2010 lead stadium work begins

18 January 2007

The site of Johannesburg's FNB Stadium has been handed over to the builders for a R1.5-billion revamp that will increase its capacity to 94 000 seats - under a roof that leaves the soccer pitch itself open to the sunlight - as South Africa gets down to work in preparation for the 2010 Fifa World Cup.

Plans for the construction of four stadiums and upgrading of six others in South Africa's nine 2010 host cities has been completed, and their funding secured, and construction work on all the venues is due to begin over the next few months.

The FNB Stadium - also known as Soccer City - will host the World Cup opening ceremony, first match and final game, as well as five first-round matches, one second-round match and one quarter-final.

The contract for revamping the stadium was awarded to Grinaker-LTA Construction, a subsidiary of JSE-listed The Aveng Group, in a joint venture with Interbeton bv, part of the Royal BAM Group from Holland.

According to the SA Press Assocation (Sapa), German company HBM Stadien-und Sportstaettenbau GmbH - a specialist stadium construction company involved in the 2006 World Cup, and also part of the Royal BAM Group - will be contributing its expertise.

Construction is scheduled to begin in two weeks, and the stadium is expected to be completed by the end of March 2009, Sapa reports.

Speaking at Wednesday's handover and sod-turning ceremony, Johannesburg Mayor Amos Masondo said the city was "ready and prepared to take on the challenge of hosting all relevant events and matches."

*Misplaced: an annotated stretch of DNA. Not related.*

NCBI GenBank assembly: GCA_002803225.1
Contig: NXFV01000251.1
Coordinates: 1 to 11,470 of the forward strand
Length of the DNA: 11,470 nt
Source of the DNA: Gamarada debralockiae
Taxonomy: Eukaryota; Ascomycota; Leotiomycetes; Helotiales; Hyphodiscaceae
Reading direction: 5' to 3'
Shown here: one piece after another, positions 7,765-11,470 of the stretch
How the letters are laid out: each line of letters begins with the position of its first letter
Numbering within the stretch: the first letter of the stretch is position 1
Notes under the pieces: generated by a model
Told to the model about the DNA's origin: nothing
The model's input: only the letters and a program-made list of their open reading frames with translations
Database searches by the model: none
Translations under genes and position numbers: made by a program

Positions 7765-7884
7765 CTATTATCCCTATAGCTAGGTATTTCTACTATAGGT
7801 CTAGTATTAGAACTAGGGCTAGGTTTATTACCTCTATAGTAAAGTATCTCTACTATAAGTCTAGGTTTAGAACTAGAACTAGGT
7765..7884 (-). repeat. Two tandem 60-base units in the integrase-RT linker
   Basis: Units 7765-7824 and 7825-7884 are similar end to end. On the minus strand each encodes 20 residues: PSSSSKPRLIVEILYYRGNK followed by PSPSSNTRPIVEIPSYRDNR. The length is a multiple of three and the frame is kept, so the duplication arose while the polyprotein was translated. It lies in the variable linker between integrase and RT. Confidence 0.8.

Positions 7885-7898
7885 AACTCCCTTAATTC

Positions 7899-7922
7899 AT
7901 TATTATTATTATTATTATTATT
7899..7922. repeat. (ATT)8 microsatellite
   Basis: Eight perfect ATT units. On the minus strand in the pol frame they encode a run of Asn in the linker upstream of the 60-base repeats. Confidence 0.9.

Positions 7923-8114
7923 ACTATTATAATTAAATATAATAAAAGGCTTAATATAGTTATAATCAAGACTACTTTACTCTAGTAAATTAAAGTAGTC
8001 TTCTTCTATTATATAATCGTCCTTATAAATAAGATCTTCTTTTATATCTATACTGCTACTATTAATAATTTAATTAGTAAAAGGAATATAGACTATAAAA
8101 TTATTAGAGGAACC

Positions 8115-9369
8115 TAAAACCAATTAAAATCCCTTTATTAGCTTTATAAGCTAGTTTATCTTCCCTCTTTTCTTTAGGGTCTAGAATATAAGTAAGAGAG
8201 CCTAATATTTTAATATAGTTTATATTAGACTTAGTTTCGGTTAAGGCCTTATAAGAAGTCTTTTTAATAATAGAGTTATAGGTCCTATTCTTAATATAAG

R1bn for 2010 legacy projects
Masondo announced that the city had set aside R1-billion for legacy projects aimed at ensuring that Joburg continued to benefit from the World Cup long after the final whistle was blown.

Seven legacy projects had been identified, Masondo said, in order to "stimulate economic and social development in previously neglected areas".

One of the projects will involve the replacement of inner city public utilities such as outdoor refuse bins, benches, vendor stalls, play areas, pathways and ablution facilities.

Others include upgrading undeveloped soccer fields across the city; greening Klipspruit River and its tributaries in Soweto; and building an indoor sports centre complete with Olympic-sized swimming pool and gymnastics hall in Soweto.

R385m for safety and security
Masondo added that Johannesburg had allocated about R385-million for safety and security during the World Cup.

"Safety and security planning for 2010 is at an advanced stage," he said. "The city will be extending the … closed circuit television camera surveillance system throughout the city and linking this with a national database containing biometric data."

The Johannesburg Metropolitan Police Department would train and employ 500 new officers every year, he said, increasing its total number of officers to 4 000 by 2010.

At the same time, the city's safety plans would be integrated into the country's national 2010 security strategy, and Joburg's metro police would be working closely with the South African Police Service and the national intelligence community.

"We want to host a people-friendly and incident-free World Cup and ensure that visitors enjoy the many sights of Johannesburg in a safe and secure environment," Masondo said.

"Let me assure you that our plans and our preparations are on track, on time and within budget. We are ready, we are willing and we are able to host the showpiece events of the world's greatest sporting spectacle."

SouthAfrica.info reporter, BuaNews and City of Johannesburg

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Johannesburg's FNB Stadium - also known as Soccer City - is to undergo a major upgrade, with a new design inspired by traditional African pottery and a revamped capacity for 94 000 football fans (Image: South Africa 2010 Local Organising Committee)

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